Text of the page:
Concede? It has been part and parcel of everything I’ve said from the start (one of the problems with coming into the conversation late, I guess). But, as I have likewise repeatedly noted (and, if you are actually interested enough in this conversation to follow the blog entries flying around out there, you will note a consistent inability to respond to the entirety of the comments I have made, including the coherence of the passage shown in the verbs Paul uses to describe the false brethren as having gained such entrance stealthily and in an illegitimate manner), they were such falsely. They “crept in.” Does that really mean they were truly a part of the church? This is why the visible/invisible distinction, coupled with the biblical teaching of the nature of the New Covenant, drives my position (not some external tradition). As to whether these men performed baptisms or not, I have never even considered the point, nor does the text. The point is that they themselves would have been baptized: obviously, you do not invite brand new proselytes to the inner circle of the Apostolic band to which Paul makes reference. They may well have been in the formal fellowship of the church for quite some time. In fact, it is plain as day they claimed to be followers of Jesus Christ, had been baptized, and gave forth a confession of faith. Which is what makes the passage all the more important: despite all of the credentials, Paul declares them false brethren. He rejects their profession, and does not own them as his brothers in the faith. They are, in fact, his enemies. (And if you are like most folks at this point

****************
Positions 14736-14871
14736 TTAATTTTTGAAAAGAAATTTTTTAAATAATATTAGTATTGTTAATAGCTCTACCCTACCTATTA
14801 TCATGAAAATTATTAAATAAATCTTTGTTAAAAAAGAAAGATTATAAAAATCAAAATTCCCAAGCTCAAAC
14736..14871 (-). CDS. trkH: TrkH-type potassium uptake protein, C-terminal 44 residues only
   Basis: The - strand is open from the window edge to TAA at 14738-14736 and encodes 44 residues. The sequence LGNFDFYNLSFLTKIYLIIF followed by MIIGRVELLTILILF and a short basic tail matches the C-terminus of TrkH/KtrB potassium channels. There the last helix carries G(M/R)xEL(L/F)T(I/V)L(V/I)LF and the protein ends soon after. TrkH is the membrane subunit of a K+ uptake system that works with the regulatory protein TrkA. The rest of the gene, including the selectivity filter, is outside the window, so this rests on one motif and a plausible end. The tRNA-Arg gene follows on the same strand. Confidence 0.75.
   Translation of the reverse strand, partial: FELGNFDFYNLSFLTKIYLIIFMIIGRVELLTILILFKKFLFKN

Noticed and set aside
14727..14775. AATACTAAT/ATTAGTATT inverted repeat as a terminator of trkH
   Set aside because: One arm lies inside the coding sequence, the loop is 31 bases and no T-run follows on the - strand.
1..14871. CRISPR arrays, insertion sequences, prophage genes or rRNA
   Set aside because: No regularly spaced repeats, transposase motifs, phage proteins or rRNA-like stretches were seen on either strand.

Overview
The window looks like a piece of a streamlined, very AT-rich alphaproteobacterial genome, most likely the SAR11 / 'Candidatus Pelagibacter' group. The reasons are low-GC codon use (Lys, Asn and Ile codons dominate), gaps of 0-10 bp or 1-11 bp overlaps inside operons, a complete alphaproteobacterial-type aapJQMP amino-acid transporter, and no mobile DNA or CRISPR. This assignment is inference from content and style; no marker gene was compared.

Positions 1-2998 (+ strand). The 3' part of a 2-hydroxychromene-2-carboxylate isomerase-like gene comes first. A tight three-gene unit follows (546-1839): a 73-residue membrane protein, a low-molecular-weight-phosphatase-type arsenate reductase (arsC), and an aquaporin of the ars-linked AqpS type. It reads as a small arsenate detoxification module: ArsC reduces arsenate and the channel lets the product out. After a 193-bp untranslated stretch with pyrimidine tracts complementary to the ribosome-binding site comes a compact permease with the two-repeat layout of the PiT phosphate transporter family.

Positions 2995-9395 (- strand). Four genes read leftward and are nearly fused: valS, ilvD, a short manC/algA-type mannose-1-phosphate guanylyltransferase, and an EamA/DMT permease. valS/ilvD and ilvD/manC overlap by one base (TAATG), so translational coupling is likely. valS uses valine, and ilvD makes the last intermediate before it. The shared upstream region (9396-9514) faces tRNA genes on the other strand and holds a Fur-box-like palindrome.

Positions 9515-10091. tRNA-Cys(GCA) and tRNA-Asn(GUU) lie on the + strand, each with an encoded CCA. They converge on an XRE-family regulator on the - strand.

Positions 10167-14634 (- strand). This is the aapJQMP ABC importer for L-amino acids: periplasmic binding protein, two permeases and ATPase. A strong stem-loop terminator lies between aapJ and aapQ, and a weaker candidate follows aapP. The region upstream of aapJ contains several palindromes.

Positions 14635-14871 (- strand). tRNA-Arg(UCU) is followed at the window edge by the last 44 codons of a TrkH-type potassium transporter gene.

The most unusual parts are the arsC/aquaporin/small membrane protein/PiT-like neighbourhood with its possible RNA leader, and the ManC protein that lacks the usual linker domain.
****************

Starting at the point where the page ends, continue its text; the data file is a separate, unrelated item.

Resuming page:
you are pulling your hair out wondering why on earth anyone would want to so read this passage as to ignore this clear element just to make sure these men are still called “brothers.” Some are simply contumacious and like to argue about such things. But for most, there is a one word answer: tradition. Saul likewise wrote:
One of the key points White was disputing to begin with was the supposed non-validity of the baptism of the Church of Rome.
Non-validity? Please, ‘m not nearly as nuanced as that. My argument has been, from the start, the non-validity of Rome’s gospel. Baptism is secondary to the gospel, and if Rome does not possess the gospel, then arguing about her baptism is, obviously, secondary. Of course I deny the “validity” of Rome’s baptism: I do so because baptism separated from the truth of the gospel is an empty act, not the divinely instituted mark of the follower of Christ. Let’s hope no one will seriously argue for baptism devoid of truth, separated from the gospel.
Kevin Johnson has chimed in as well:
Given that, what is the significance of using “adelphos”/”brother” with “pseudo”/”false” if not to indicate some sort of relationship both to the Galatians and to the Church?